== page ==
Photograph ©2015 by Brian Cohen.

Angelina and Ben Admit to Getting Older — But…

…f or some reason, I feel like I am getting younger — and no, I am not referring to Angelina Jolie and Ben Affleck.

Rather, I am referring to Angelina Aucello and Ben Schlappig — respectively of Just Another Points Traveler and One Mile at a Time — both of whom admitted to getting older earlier today.

Was that by sheer coincidence, as today is still April Fool’s Day? Has aging become contagious at BoardingArea?!?

“I’m Too Old For This” was the title of this article by Angelina, who was not happy about receiving a text pertaining to a mistake fare — only to find that it was merely a joke posted for April Fool’s Day today…

…and Ben started off this article pertaining to taking a massage with his day room with “There’s no denying that I’m getting old. I may only be in my mid-20s, but the number of ‘butt-in-seat’ miles I’ve flown suggests otherwise. I’ve flown well over four million miles, and there are some things I just won’t do to myself anymore, which I would have done without thinking about twice a decade ago.”

Of course, I am only teasing Angelina and Ben; but my flight miles are in the millions as well — tens of thousands over the past six months or so alone from traveling all over the world — and yet I feel like a little kid again almost every time I fly as a passenger on an airplane. I still get excited about boarding an airplane, heading to a place to which I have never been; and I am still amazed at how I could be at one part of the world one day and be in a completely different part of the world so far away the next day.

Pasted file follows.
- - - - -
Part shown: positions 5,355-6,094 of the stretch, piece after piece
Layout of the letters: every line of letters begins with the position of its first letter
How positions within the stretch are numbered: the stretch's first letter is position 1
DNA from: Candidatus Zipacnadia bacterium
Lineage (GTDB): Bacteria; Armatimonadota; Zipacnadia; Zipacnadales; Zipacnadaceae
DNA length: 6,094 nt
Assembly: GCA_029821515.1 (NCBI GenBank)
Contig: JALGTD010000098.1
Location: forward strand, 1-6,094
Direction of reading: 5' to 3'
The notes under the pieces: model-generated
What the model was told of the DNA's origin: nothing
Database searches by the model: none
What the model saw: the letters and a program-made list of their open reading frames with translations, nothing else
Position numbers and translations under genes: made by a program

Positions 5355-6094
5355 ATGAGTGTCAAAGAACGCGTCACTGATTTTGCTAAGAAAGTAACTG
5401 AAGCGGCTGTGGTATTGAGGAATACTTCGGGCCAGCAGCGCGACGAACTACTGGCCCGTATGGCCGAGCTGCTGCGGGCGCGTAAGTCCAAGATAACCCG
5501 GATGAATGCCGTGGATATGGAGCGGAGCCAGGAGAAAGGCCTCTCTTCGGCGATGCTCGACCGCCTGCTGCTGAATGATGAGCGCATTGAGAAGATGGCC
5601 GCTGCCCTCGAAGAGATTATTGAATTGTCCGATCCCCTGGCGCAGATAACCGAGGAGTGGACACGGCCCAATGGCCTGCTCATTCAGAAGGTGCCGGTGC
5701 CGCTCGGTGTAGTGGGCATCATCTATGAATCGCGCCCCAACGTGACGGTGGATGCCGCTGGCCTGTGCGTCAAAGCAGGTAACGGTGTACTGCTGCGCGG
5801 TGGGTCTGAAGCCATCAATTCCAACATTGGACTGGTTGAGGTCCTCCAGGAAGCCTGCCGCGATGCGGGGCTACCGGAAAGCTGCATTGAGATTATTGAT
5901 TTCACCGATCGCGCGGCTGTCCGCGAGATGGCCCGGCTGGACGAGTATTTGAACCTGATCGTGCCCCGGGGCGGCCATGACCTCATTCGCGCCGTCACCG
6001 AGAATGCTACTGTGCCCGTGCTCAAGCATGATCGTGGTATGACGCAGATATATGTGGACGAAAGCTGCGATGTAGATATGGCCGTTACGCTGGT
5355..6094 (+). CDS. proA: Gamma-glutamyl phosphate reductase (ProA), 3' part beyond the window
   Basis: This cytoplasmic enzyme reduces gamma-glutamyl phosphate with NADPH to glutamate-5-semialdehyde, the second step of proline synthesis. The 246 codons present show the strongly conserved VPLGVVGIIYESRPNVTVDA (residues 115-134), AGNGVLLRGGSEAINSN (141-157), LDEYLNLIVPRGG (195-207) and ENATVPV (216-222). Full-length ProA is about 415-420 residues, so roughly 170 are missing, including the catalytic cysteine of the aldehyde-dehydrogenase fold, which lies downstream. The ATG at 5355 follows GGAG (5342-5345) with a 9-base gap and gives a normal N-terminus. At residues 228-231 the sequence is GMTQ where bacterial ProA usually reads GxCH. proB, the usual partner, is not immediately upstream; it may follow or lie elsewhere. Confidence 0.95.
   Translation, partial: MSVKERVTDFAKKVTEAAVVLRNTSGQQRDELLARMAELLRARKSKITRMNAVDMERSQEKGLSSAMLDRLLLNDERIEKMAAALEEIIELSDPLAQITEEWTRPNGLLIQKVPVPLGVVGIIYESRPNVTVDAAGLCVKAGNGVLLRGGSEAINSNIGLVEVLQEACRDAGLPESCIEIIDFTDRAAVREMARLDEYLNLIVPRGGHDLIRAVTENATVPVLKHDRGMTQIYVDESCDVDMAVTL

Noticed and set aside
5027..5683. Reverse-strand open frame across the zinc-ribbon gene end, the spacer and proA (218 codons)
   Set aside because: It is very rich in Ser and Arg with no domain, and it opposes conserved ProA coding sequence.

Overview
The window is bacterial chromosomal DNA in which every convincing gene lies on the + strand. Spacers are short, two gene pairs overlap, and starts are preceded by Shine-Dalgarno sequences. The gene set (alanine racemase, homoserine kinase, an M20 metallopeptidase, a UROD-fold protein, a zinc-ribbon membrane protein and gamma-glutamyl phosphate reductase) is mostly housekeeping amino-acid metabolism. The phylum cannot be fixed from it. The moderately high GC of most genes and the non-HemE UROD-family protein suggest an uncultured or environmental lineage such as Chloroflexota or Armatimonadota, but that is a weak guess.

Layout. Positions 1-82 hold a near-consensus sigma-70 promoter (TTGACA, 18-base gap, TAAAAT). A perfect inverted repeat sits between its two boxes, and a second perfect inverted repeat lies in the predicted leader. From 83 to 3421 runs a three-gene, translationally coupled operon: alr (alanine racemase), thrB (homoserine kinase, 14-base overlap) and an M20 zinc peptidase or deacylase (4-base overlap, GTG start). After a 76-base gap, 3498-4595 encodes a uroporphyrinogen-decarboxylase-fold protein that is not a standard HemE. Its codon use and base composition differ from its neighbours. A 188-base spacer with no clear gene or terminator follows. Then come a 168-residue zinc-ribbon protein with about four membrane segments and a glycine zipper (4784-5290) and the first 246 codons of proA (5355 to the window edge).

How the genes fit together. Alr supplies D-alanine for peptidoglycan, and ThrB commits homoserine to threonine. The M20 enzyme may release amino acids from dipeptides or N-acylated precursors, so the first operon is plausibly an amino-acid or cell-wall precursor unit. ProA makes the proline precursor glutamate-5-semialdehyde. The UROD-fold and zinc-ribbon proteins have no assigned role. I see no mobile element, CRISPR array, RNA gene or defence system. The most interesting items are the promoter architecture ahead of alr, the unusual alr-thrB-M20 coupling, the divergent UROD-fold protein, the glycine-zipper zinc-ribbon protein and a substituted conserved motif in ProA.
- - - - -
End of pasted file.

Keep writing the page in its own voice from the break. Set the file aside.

Perhaps that is the result of living only 15 minutes or so away from John F. Kennedy International Airport in New York as I was growing up in Brooklyn. I enjoyed watching the airplanes — one by one — on their final approach to landing in New York. I liked when my untrained mind tried to guess the different models of airplanes which effortlessly passed by overhead; although spotting a Boeing 747 aircraft of any iteration was unmistakably impossible to miss. It is a shame that the Boeing 747 is supposedly a slowly dying breed of aircraft. I also liked trying to guess from which country each airplane departed. There they were: thousands of people up there in the sky, coming and going, to and from New York, to and from all over the world. There is just something so exciting about that to me.

In this article I posted only two weeks ago, I discuss my love for travel; and I also discuss mortality. However, there was one thing which I did not discuss; and yet — through a rapid-fire succession of thoughts which I cannot explain — I went from Angelina and Ben getting older to a thought which occurred to me within the past year.

A person whom I consider to be a good friend of mine and lives in a country in Asia visited the United States several months ago on what was very well his last visit to the United States — the country in which he was born. He is getting older himself — as we all seem to tend to do — and he just does not enjoy flying as a passenger on an airplane for too many hours, as is usually the case with transoceanic flights.

I enjoy his company every time I see him; but I was somewhat saddened to realize that — unless I go to visit him, which I intend to do — I may never see him again.